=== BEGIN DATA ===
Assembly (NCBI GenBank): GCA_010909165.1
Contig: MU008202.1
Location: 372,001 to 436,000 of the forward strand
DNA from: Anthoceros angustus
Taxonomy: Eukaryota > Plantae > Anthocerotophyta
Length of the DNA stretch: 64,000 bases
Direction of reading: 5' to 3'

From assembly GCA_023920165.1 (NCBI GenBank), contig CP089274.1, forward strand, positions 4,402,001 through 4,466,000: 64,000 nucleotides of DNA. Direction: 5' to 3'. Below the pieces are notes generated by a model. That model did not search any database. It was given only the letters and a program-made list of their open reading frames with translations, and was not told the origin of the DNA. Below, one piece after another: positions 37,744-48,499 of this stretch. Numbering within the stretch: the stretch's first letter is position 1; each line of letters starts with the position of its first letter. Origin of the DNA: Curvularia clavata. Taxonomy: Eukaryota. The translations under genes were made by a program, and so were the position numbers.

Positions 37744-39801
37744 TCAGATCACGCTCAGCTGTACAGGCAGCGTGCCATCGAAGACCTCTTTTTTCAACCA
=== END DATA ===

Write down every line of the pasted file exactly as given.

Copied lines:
Assembly (NCBI GenBank): GCA_010909165.1
Contig: MU008202.1
Location: 372,001 to 436,000 of the forward strand
DNA from: Anthoceros angustus
Taxonomy: Eukaryota > Plantae > Anthocerotophyta
Length of the DNA stretch: 64,000 bases
Direction of reading: 5' to 3'

From assembly GCA_023920165.1 (NCBI GenBank), contig CP089274.1, forward strand, positions 4,402,001 through 4,466,000: 64,000 nucleotides of DNA. Direction: 5' to 3'. Below the pieces are notes generated by a model. That model did not search any database. It was given only the letters and a program-made list of their open reading frames with translations, and was not told the origin of the DNA. Below, one piece after another: positions 37,744-48,499 of this stretch. Numbering within the stretch: the stretch's first letter is position 1; each line of letters starts with the position of its first letter. Origin of the DNA: Curvularia clavata. Taxonomy: Eukaryota. The translations under genes were made by a program, and so were the position numbers.

Positions 37744-39801
37744 TCAGATCACGCTCAGCTGTACAGGCAGCGTGCCATCGAAGACCTCTTTTTTCAACCA